Building Business Partnerships
A partnership can be defined as a relationship that brings benefits that would not be available to each member alone. Partnerships formed with other local businesses can provide fantastic opportunities for finding new customers. The key is to be very selective in choosing the right partners. A good partner must share the same demographics, dedication to customer service, and focus on building relationships with its client base. That company must offer a service you respect and have the same standards and image that you strive to create. If you can find someone who meets these criteria in your community, you can open the door to many new customers together. Here are a few ideas on making this happen.
Create testimonials for each other
This idea works well for businesses that have built a very trusting relationship with their client bases. When trust exists, customers will value the advice of that business. If you can partner with a business that has this quality, you can offer a testimonial for each other. Here’s how it works. Each business writes a couple paragraphs about its partner and why they enjoy using its service. These testimonials are written from the angle of a happy customer, featuring the aspects of the service that will be valued by their own customers. The idea is to talk about how much you enjoy your partner’s business and why. Then, you send this testimonial to your own clients. Include an introduction like “Here is a place I love to shop with because of __. I thought you might enjoy it, too!”
Working together with another business for mutual support can lead to more business for both of you.
This kind of testimonial is effective because it is being sent to people who share the same buying habits as the customers you already have, and it is being sent by a trusted source. It also has a value to the business sending the testimonial because it is providing a tip on a really great place to shop. The only danger is in picking a partner that cannot deliver the kind of shopping experience that your customers value. If your testimonial leads to a negative experience, you will destroy the trust you have worked hard to build. Exchange the names each of you have sent your testimonials to so that each business can measure how well the program works.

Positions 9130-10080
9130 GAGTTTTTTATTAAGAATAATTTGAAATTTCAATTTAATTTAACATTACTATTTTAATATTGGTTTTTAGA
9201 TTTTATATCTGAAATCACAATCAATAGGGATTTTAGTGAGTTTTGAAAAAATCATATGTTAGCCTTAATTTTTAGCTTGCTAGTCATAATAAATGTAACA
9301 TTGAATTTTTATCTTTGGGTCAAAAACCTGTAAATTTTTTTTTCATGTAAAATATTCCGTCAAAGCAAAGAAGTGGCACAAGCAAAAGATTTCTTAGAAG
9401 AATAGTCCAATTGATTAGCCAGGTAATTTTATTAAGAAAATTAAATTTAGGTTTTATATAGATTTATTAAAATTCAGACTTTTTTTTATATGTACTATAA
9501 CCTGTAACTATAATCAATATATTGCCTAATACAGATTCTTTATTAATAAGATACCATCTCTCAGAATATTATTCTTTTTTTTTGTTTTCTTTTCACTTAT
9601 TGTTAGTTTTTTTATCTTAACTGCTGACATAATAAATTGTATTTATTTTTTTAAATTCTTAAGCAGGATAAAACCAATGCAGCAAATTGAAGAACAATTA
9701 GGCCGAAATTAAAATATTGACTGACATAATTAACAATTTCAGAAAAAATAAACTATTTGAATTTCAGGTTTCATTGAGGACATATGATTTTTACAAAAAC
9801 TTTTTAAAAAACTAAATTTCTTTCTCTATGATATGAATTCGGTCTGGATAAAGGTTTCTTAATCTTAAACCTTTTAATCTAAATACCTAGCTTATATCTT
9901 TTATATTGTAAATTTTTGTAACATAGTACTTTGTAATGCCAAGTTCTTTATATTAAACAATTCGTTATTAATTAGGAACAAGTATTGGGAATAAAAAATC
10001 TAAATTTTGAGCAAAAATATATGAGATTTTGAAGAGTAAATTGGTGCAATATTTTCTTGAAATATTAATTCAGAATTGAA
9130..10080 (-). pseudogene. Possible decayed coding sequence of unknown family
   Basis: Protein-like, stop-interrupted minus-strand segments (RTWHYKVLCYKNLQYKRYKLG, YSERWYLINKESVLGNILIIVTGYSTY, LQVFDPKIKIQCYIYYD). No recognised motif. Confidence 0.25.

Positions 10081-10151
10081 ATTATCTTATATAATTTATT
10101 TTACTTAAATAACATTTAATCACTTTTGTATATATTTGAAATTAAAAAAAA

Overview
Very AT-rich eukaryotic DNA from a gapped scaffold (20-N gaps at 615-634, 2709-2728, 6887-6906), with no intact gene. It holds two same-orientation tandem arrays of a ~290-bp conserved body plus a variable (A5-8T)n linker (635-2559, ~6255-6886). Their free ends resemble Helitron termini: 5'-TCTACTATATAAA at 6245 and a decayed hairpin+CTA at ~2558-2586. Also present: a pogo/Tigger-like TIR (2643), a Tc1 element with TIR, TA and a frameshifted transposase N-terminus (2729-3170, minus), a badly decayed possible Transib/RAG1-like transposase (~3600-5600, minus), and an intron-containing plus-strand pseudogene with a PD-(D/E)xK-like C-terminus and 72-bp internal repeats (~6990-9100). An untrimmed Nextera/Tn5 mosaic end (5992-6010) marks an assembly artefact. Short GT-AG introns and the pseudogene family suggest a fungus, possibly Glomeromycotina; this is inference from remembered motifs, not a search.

Provide a service for each other
Partner with a business that could use framed art-work on its walls. The key is that it will be viewed by your partner’s customers, and those customers are the type who will buy that art. Make it clear that the art is for sale by placing that message on signs next to the art. Allow customers to purchase the art on the spot and offer free delivery on all purchases. Make delivery and replacement of sold art a priority. This type of partnership works very well with a restaurant that serves customers that have the same demographics as your business.
Promote each other
Provide coupons and brochures to your customers that direct them to your partner. Make sure your team members who give out these materials know why they are giving them out and are prepared to endorse your partner. This promotion cannot be treated with the indifference of merely sticking something in a bag. It must be an enthusiastic offering for it to have a value.
Participate in each other’s events
A great way to be exposed to potential clients is to per-form your service for them. Offer to provide art for a restaurant partner’s wine tasting event. Use the opportunity to help interested prospects learn more about art and framing. Allow your new partner to serve wine to your customers during your next gallery event. This provides a great opportunity for your partner to develop new relationships. Try using the “testimonial” idea by writing your opinion of your partner’s business on a large message board for the event and sign it to show your endorsement.
These kinds of relationships offer a huge opportunity. But like any relationship, it’s only good as long as both parties work at making it better. This cannot be a “set it and forget it” type of relationship. There must be ongoing dialog to keep any of these programs effective. There are going to be times where you get feedback about your partner that is negative. Agree up front to share these comments so they can be used to improve service. Share the victories, too. Let each other know which clients have responded to the program and tried the partner’s service. This will lead to a better understanding of what is working.
If you are thinking that a partnership is a lot of work, you’re right. Done correctly, it involves a lot of training of your staff and ongoing communication with your partner. But where do you find the opportunity to reach many new customers that are highly likely to want your product? Where can you find this kind of potential for almost no cost? Where else can you find something as effective as a trusted testimonial given to people who want what you provide? Yes, a great partnership is a lot of work, but it can be very worthwhile.
How do you find a good partner if you can’t think of one that meets all the essential criteria? The best way is to ask your customers. Collect information about their favorite restaurants, florists, dentists, golf courses, or other local business. It will soon be very clear that a few businesses are mentioned over and over. Personally check out these few to determine their potential as partners. Once you find one that meets the criteria of a good partner and you personally believe in the value of the service, approach the management about a partnership. Remember, the personality of the manager or owner must also fit well with yours if you want a successful long-term relationship. Building something special that works for both businesses can be a great experience.